Hundreds of skittish communities across Michigan have formally opted out of allowing recreational marijuana businesses in their jurisdiction. Some may never allow them, while others are taking a cautious wait-and-see approach as the state finalizes regulations. Either way, the state’s recreational marijuana law allows residents in these communities to petition the government and overrule officials by vote.
The first three of these voter initiatives took place in early August, but with disappointing results for cannabis advocates. Voters in Vanderbilt (Otsego County), Highland Park (Wayne County) and Crystal Lake Township (Benzie County) rejected attempts to allow businesses. Luckily, these voters are near cities that are interested in allowing businesses.
Meanwhile, Attorney General Dana Nessel has formed a work group of law enforcement and state officials in hopes of clarifying ambiguous aspects of the recreational law. Though Nessel supported Proposal 1, she has said the law is unclear about penalties for certain infractions. For example, smoking cannabis in public or where plants can be grown. The group may draft some state legislation to resolve the questions, but even Nessel admits it could be tough getting the three-fourths of the Legislature to agree on changes, as is required by state law.
Some communities, meanwhile, are still hung up on questions over medical marijuana. In mid-August, the city of Grand Rapids heard from divided residents and business owners about how to treat future medical marijuana businesses. (The city continues to slog through its approval process, though 11 facilities have been permitted.) Specifically, the city asked for opinions on whether dispensaries should operate near parks. Six proposed facilities are reportedly within 1,000 feet of a city park. Their approval depends on waivers granted by the city Planning Commission. Aside from predictable NIMBYism concerns (MLive reports that the owner of a nearby company fears his truck drivers would be tempted by a dispensary), supporters say it’s hypocritical to allow pharmacies to dispense prescription drugs near parks but not medical marijuana dispensaries. The West Michigan Cannabis Guild also notes that the state and city “require extensive security” at these facilities. The group understands case-by-case considerations, but its main focus is to “ensure unfettered access to medical marijuana for West Michigan residents.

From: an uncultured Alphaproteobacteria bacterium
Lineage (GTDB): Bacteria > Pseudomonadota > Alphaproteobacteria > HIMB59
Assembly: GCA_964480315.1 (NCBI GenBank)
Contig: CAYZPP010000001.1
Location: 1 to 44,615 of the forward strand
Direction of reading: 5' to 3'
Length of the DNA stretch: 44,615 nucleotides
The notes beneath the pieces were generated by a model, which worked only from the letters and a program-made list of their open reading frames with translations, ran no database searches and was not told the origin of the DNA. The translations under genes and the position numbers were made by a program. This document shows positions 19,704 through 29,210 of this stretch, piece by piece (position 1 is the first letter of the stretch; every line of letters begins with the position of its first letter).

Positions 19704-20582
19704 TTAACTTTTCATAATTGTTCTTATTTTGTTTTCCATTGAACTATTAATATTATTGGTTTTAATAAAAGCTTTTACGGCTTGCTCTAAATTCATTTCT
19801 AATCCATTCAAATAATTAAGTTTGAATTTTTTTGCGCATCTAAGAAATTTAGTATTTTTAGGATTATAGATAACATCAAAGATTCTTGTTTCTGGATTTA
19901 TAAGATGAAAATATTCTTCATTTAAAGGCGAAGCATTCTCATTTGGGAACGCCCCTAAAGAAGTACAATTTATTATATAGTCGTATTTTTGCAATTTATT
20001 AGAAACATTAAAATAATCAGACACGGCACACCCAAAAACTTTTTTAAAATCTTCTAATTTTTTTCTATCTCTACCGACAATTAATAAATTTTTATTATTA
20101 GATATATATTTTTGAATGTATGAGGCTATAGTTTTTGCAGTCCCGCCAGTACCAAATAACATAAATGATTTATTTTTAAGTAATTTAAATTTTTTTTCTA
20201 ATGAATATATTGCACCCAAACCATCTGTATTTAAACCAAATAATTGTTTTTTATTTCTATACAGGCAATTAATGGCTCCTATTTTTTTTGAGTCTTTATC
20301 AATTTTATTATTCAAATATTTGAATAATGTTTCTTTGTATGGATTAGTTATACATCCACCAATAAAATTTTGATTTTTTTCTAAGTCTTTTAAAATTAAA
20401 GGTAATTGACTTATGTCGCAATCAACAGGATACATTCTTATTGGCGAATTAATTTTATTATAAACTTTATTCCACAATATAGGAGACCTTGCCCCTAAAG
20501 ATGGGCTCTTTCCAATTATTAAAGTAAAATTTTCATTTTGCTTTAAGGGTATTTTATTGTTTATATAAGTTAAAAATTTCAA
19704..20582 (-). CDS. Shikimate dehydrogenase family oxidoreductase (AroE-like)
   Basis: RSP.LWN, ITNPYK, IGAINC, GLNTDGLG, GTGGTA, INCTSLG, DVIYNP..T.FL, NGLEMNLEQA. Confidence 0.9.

In a recent report, the state Marijuana Regulatory Agency says nearly $70 million in medical marijuana sales took place between April 1 and June 30. That’s more than 11,700 pounds at an average price of $185 an ounce, if you’re counting. The state has approved 296 licenses as of Aug. 16, mostly for provisioning centers (127) and large-scale growers (96).
However, a recent report published by Pew Charitable Trusts says market uncertainty is causing lower-than-expected revenue forecasts in legalized states, and the same is true for Michigan’s medical market. It’s likely due to ongoing black-market sales, whose impact on the recreational market remains unknown.
Last note: Since football season is upon us, we want to congratulate former Detroit Lion and Pro Bowl wide receiver Calvin Johnson on his appointment to the Michigan Cannabis Industry Association’s board of directors. Johnson and former teammate Rob Sims, Jr. plan to open several medical marijuana facilities across the state. Johnson said he wants to help Michigan create an “inclusive business environment” and make it a “national leader” in the marijuana industry. Certainly that would be an upgrade from our consistently disappointing Lions.
Visit our sister publication mibiz.com for a comprehensive look at marijuana across industries.
— Compiled by Andy Balaskovitz